9:45 A.M. Advanced group
1:00 P.M. group with some knowledge
2:45 P.M. Beginners

Class will be held in the conference hall on the 2nd floor at the Lithuanian Jewish Community, Pylimo street no. 4, Vilnius. Registration required. Register by sending an email to ruthreches@gmail.com

Everyone is welcome.

Children’s Safety Questioned after Swastika Appears at LJC

Children’s Safety Questioned after Swastika Appears at LJC

Children’s events, workshops, clubs and so forth are held often at the Lithuanian Jewish Community, as are Hebrew lessons, chess matches and Jewish holiday events attended by children. The safety of children attending events at the LJC is being called into question by the appearance of a swastika just meters from the front door. Its appearance coincided with the Peoples Fair inside, where children were preparing to give a concert. The goal of the Peoples Fair is to bring together the ethnic minority communities who call Lithuania home.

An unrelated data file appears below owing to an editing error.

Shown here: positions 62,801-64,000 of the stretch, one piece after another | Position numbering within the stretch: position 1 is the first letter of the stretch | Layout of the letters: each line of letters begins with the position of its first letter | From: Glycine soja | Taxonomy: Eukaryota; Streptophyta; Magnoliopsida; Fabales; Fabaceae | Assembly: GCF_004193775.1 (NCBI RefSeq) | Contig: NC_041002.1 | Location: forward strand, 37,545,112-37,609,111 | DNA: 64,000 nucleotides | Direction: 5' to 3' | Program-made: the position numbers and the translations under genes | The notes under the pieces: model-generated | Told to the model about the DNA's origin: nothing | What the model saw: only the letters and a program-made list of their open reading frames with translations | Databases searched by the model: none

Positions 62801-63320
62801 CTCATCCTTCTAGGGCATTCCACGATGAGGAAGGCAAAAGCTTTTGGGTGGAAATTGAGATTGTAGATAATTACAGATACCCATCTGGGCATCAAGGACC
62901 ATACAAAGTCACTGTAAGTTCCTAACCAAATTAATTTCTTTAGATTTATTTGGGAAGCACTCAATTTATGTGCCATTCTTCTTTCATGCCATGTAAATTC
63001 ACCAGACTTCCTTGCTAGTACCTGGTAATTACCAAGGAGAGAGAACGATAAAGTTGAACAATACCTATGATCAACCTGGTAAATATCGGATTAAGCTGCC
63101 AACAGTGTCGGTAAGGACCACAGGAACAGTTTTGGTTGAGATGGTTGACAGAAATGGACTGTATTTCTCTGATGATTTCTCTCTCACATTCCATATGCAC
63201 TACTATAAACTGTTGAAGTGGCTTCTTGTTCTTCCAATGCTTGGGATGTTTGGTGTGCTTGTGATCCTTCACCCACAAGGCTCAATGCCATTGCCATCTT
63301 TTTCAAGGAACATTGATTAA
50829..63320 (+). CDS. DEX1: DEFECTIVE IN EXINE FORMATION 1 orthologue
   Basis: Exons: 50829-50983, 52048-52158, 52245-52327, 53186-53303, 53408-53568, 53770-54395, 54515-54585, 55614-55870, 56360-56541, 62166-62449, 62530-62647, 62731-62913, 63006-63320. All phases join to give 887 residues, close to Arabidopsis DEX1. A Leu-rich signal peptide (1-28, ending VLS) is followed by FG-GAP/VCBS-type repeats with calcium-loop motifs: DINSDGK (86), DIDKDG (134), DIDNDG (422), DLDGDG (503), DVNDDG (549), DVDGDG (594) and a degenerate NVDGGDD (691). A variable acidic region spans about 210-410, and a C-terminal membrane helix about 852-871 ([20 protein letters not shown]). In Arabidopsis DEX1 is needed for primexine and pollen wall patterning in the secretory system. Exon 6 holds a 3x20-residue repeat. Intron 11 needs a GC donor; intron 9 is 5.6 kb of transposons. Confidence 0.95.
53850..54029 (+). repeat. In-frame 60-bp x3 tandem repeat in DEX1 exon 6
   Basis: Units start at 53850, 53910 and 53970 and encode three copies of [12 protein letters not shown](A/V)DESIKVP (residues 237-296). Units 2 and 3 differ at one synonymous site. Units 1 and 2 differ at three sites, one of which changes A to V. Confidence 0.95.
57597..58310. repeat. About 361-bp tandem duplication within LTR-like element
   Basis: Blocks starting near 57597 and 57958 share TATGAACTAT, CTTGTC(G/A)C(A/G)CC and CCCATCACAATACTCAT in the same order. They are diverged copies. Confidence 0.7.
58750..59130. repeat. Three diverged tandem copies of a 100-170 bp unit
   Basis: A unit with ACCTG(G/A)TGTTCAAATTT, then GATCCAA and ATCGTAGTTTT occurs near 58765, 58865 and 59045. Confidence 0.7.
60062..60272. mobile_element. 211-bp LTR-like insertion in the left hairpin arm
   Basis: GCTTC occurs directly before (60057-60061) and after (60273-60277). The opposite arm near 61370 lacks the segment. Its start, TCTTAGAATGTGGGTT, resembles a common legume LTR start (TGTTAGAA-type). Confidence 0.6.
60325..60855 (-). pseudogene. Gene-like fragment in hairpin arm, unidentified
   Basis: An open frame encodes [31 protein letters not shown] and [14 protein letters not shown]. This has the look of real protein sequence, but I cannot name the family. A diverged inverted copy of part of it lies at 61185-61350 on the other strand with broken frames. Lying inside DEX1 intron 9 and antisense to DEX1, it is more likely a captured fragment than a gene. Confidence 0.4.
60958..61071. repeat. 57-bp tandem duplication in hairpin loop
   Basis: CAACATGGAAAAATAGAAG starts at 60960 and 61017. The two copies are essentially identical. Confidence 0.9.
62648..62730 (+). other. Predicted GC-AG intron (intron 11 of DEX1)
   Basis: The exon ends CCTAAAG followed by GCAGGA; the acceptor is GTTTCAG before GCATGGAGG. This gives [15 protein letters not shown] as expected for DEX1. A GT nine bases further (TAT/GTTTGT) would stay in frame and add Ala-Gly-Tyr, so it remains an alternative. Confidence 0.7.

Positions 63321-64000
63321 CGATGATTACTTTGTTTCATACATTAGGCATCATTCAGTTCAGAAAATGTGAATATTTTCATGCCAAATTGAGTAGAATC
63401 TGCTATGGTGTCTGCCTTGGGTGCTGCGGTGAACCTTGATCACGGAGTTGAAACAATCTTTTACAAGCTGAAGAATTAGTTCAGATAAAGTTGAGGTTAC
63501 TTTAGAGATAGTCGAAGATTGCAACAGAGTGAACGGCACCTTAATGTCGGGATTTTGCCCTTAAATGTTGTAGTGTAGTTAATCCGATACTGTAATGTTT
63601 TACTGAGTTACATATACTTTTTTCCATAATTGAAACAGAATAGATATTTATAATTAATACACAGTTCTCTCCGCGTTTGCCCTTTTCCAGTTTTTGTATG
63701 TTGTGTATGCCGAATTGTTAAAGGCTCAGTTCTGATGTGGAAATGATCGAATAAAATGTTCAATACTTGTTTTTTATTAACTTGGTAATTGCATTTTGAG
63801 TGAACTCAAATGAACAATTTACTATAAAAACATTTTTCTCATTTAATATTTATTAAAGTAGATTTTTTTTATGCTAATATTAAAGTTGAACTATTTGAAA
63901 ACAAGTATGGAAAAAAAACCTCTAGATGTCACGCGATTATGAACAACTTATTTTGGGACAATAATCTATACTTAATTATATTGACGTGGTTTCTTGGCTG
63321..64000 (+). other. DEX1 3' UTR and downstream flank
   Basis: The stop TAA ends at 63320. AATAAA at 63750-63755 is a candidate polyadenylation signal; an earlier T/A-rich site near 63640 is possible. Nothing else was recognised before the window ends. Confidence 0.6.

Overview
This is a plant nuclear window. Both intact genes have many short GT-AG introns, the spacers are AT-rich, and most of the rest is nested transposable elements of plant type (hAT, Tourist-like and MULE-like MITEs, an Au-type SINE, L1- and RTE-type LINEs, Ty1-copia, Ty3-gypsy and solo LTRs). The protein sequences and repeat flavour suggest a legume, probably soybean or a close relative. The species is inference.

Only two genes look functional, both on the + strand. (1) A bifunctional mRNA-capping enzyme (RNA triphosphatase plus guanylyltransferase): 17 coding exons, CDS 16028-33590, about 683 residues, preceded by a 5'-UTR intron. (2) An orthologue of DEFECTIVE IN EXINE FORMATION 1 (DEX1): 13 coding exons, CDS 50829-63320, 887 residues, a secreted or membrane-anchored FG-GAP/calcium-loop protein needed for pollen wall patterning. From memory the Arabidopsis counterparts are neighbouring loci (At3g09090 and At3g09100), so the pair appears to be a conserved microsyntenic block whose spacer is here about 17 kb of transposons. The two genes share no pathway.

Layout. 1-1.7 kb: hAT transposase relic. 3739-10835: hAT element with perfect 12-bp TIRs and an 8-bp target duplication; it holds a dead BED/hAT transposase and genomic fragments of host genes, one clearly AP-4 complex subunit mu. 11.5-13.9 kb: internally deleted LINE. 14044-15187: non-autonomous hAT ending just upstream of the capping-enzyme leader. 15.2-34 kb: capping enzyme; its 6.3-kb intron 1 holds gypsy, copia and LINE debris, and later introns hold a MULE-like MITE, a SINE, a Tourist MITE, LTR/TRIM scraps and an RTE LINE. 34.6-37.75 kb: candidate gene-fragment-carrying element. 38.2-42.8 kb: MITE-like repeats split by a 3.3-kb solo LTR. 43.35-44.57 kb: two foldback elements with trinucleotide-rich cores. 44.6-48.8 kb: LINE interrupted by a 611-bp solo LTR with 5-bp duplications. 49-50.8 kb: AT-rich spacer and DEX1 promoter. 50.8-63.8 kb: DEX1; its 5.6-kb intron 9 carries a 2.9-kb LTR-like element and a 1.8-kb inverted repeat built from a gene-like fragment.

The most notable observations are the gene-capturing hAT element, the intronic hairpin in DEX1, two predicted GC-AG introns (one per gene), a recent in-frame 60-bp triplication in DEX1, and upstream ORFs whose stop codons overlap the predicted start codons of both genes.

While the children were getting ready for the concert upstairs, down at the Bagel Shop Café a group of 43 elderly religious Jews from Jerusalem were holding prayers and waiting for breakfast when the swastika appeared, even closer to the front door of the kosher food outlet.

Lithuanian Jewish Community chairwoman Faina Kukliaksy said there should actually be reverse discrimination for the Lithuanian Jewish Community considering how small it is now following the Holocaust.

No other state in Europe fails to provide protection and security for its Jewish community.

Meeting with Students from the Viltis Pre-Gymnasium in Panevėžys